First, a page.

The other bucket of investments has the objective of trying to follow in the teachings of Benjamin Graham: buy something undervalued, and sell when it reaches fair value. Where I differ from Graham is that I limit my pool of potential value investments to companies that are 1) blue-chips, and 2) pay a dividend.
The reason why I limit myself to blue-chip stocks is that, in the event that it takes a long time for Mr. Market to realize fair value, I can be assured that the earnings quality of the company is strong. I don't want to own a piece of junk for five years hoping that it goes up $10. And secondly, I screen heavily for dividends when making a value investment. John Neff, the gentleman that ran the Windsor Fund at Vanguard back in the day, said that dividends are like "hors devours that let you snack before the main meal arrives." Additionally, they give you the option to automatically buy additional shares of a company while you wait for it to reach fair value. This can turbo-charge your returns when the moment comes that the other market participants recognize the value of your holdings by bidding up the price to your estimate of fair value.
Although BP (NYSE:BP) is one of my permanent holdings, it illustrates the point well. While most of the stocks that I own have participated in the stock market rally so far this year, BP has not. The company continues to trade below my fair value estimates of $53-$57 per share. While the market continues to value BP below what I estimate its value to be, I continue to receive a dividend around 5% while I wait. Considering my purchase price is around the $40 range, I get about 1.25% of my purchase price sent to me as a cash dividend every three months. That's not bad. If I choose to reinvest, and if the price stays in the low $40 range for a couple years (which would be perfectly fine for me), those dividends reinvested at the $40 share price will look pretty sweet if and when the stock price rises to the mid $50s.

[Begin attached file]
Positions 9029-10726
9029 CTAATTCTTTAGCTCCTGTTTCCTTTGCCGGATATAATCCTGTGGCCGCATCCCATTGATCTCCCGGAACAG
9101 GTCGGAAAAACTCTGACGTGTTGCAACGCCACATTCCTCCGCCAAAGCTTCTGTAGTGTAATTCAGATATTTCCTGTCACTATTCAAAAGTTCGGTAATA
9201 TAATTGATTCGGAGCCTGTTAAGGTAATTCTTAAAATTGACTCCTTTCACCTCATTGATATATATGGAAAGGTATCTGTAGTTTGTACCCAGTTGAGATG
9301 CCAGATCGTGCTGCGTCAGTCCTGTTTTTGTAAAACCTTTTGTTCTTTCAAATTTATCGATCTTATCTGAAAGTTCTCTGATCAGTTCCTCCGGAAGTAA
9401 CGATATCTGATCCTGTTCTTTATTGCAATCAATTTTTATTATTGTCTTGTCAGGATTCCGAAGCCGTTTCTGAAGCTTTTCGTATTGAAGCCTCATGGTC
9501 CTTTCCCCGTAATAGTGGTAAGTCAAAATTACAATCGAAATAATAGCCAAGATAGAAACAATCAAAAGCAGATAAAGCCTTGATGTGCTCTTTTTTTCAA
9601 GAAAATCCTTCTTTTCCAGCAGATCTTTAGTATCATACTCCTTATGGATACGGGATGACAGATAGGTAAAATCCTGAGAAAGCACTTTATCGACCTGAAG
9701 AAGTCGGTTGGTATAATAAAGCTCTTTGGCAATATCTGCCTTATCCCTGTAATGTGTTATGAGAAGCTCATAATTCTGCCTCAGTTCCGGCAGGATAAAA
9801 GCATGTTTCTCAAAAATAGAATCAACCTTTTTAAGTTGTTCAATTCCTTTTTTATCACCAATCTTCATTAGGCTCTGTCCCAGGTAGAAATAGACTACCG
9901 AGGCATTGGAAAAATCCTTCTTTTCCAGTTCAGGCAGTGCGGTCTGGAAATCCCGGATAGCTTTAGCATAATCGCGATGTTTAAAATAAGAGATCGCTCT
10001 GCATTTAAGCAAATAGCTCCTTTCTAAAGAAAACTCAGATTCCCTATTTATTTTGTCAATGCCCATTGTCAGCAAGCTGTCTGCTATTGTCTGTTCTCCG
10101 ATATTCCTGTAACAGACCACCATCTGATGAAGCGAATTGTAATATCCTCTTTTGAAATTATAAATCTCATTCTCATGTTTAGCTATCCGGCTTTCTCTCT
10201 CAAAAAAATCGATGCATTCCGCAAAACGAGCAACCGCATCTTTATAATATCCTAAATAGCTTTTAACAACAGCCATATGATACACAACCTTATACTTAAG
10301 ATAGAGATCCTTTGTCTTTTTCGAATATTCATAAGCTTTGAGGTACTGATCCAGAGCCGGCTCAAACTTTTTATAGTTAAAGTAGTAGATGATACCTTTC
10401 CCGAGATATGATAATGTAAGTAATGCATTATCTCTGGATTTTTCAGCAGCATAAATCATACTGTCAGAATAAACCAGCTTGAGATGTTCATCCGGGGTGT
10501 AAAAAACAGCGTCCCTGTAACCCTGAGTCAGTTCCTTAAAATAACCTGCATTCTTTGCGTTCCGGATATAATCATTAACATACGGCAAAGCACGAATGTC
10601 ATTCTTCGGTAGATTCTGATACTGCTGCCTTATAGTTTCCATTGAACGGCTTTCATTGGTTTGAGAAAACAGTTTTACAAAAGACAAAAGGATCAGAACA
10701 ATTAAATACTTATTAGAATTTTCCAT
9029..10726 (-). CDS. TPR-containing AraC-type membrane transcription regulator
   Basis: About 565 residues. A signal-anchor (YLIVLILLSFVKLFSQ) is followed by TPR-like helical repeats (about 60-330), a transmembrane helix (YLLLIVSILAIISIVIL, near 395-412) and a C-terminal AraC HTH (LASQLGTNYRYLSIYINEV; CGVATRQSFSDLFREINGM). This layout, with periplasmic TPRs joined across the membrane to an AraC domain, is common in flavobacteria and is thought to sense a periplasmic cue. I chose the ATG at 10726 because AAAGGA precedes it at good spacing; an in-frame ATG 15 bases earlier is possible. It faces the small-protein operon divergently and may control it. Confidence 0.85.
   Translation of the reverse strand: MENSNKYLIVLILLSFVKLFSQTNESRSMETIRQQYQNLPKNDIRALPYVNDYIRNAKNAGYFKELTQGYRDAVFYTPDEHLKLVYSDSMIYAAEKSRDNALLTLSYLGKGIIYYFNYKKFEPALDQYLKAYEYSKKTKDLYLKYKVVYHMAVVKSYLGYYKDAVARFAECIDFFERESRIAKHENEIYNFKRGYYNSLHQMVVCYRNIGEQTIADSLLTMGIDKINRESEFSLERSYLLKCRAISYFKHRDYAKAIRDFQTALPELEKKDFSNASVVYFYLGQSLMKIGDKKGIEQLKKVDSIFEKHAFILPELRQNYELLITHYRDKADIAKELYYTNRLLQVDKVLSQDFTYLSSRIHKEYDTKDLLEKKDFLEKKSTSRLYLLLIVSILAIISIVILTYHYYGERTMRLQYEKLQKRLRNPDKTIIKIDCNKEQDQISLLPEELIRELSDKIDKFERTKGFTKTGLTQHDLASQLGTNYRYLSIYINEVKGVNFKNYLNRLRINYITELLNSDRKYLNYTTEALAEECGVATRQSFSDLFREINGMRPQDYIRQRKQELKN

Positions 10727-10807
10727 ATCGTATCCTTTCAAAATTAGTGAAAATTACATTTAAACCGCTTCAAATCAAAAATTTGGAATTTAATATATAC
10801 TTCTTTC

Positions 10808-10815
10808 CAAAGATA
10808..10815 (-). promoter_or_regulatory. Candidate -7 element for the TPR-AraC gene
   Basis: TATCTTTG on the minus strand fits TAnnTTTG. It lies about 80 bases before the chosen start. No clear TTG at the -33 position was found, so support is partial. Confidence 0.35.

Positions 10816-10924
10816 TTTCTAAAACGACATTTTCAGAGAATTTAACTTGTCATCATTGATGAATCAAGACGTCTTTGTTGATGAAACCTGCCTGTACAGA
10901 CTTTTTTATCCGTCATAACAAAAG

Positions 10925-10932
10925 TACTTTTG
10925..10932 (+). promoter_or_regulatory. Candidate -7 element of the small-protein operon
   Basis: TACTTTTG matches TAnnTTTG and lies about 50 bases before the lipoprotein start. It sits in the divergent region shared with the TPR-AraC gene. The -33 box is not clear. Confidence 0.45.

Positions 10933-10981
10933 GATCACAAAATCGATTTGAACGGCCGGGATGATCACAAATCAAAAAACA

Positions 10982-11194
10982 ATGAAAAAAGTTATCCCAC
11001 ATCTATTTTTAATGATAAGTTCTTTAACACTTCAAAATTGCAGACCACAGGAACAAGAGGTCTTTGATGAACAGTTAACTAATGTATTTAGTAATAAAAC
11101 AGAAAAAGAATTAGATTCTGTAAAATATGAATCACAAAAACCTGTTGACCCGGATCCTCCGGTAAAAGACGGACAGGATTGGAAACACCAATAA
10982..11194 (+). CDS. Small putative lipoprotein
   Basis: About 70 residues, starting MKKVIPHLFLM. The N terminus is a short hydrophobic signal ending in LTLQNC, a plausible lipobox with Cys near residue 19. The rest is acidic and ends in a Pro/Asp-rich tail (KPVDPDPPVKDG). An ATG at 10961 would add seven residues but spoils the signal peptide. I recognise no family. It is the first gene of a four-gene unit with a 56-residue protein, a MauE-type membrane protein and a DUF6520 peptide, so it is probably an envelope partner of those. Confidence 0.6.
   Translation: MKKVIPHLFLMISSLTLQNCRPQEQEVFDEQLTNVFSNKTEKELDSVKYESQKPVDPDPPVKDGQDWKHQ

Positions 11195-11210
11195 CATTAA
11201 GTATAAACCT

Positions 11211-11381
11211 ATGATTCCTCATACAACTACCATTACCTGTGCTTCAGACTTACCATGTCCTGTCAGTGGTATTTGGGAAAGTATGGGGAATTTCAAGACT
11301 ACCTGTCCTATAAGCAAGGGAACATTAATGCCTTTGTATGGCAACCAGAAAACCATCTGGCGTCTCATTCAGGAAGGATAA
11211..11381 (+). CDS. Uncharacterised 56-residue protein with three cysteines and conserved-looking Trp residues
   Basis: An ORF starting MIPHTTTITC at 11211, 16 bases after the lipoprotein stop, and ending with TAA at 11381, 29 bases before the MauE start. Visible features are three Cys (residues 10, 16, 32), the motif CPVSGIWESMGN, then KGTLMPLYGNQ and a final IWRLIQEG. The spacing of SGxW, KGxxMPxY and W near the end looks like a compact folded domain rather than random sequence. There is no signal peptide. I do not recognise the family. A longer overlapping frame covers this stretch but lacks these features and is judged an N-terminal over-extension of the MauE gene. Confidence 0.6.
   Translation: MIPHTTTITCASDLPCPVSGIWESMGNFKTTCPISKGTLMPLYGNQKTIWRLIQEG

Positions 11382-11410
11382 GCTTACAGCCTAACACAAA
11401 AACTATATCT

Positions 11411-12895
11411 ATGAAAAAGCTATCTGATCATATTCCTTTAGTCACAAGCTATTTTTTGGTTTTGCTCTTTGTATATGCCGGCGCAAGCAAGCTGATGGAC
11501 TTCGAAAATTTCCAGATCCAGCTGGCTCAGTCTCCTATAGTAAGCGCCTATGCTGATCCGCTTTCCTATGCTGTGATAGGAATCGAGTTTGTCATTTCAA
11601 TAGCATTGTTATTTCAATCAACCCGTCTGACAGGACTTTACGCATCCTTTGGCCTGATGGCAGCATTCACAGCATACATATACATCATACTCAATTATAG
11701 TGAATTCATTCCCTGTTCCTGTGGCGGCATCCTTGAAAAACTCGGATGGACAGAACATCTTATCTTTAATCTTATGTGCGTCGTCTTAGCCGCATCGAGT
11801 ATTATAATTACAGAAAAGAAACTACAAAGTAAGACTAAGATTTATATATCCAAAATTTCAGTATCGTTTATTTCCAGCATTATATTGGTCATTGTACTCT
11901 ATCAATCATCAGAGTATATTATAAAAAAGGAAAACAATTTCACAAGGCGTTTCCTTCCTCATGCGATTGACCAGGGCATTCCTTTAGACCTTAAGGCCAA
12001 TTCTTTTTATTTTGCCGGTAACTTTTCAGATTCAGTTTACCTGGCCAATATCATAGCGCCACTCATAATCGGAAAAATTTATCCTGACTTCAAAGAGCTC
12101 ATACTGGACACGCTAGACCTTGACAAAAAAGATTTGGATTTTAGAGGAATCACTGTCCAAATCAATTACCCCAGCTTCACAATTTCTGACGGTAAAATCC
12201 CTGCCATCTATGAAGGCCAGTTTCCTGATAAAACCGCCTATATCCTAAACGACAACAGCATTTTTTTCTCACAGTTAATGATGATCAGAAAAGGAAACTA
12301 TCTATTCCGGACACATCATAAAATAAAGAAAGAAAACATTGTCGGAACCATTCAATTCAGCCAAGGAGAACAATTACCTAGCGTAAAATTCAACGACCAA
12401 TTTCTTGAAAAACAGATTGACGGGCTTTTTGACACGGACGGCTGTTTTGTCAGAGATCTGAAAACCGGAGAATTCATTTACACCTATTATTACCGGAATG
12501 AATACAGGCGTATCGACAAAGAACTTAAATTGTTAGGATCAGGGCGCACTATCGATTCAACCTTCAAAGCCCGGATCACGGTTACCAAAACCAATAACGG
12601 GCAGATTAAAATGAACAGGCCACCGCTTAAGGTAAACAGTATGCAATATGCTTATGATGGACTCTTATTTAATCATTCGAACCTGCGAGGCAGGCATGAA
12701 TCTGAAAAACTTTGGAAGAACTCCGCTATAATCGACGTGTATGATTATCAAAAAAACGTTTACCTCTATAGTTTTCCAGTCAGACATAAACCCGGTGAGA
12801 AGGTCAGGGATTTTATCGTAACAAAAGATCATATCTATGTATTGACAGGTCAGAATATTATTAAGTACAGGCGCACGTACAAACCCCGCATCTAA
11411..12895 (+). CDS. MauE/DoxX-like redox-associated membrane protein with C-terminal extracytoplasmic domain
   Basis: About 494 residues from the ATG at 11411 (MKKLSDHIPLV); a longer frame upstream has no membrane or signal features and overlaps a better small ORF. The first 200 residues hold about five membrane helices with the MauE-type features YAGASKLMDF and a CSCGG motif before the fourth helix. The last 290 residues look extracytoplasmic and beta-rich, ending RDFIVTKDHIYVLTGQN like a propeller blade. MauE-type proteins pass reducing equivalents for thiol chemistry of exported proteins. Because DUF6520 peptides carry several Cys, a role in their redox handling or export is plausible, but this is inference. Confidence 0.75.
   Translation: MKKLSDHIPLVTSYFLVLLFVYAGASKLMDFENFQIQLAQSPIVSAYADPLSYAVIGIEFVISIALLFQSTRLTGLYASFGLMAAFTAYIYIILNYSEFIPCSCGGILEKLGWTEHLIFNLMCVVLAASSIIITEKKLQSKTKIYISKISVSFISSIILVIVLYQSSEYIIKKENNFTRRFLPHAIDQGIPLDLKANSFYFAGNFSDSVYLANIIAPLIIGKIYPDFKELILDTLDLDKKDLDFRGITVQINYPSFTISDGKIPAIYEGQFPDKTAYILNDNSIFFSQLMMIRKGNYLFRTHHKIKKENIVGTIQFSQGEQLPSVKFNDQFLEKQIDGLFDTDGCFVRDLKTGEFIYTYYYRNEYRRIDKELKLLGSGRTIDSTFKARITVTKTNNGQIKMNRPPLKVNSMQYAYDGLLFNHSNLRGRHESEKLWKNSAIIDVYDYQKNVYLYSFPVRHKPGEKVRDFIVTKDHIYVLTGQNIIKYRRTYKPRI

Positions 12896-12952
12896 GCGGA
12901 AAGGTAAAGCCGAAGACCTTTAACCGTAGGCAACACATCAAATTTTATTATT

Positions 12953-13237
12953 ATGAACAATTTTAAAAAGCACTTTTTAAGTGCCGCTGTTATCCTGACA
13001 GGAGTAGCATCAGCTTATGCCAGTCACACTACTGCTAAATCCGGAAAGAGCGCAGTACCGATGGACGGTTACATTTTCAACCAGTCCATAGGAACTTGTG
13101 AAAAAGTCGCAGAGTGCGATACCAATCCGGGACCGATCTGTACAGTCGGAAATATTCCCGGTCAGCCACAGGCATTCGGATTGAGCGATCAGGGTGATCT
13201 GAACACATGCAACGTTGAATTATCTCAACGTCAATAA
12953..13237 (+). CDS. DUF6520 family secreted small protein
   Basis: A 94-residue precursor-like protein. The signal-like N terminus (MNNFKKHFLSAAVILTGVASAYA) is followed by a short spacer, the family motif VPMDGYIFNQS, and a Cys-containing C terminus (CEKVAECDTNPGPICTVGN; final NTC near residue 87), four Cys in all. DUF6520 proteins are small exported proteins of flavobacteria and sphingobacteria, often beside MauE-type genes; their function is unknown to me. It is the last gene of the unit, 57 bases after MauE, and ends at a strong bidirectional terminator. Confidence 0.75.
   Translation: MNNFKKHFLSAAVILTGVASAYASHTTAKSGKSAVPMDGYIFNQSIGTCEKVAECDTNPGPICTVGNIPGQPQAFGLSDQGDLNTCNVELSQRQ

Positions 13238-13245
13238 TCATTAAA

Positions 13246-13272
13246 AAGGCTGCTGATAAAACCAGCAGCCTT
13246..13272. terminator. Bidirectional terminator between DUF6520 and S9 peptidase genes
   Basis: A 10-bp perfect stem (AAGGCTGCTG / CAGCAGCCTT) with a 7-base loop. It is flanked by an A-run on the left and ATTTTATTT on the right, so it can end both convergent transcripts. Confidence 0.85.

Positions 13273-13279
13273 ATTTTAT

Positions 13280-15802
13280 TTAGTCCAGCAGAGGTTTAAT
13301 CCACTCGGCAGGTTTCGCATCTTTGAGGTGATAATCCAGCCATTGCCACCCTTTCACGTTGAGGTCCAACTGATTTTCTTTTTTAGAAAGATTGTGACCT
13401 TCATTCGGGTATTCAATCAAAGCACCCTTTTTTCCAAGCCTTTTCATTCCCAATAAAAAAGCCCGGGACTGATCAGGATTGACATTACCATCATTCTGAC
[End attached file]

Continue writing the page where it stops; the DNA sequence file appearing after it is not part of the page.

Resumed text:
To give an example of a stock that I own once it reaches fair value, I'll use IBM. If need be, I'd be perfectly content holding the company for 10+ years. The current dividend yield of less than 2% is nothing to write home about, but the growth rate of the dividend has been historically impressive. However, if the stock rose to $260 later this year, I'd be happy to sell my shares. Why? I don't marry big banks or tech stocks. If IBM were to become overvalued, the sell decision would be easy because I had established that expectation beforehand.
This kind of thought process helps take a lot of the drama out of most sell decisions. If you notice that the price of some of your holdings have appreciated quickly this year, it can be helpful to ask yourself the question, "Did I buy this stock to become a long-term owner of the firm with the intent to derive returns related to the long-term operational results of this company, or is it my intent to benefit from price appreciation and move on?" There is no right or wrong answer to that question: the only important thing is to be honest with yourself in answering it.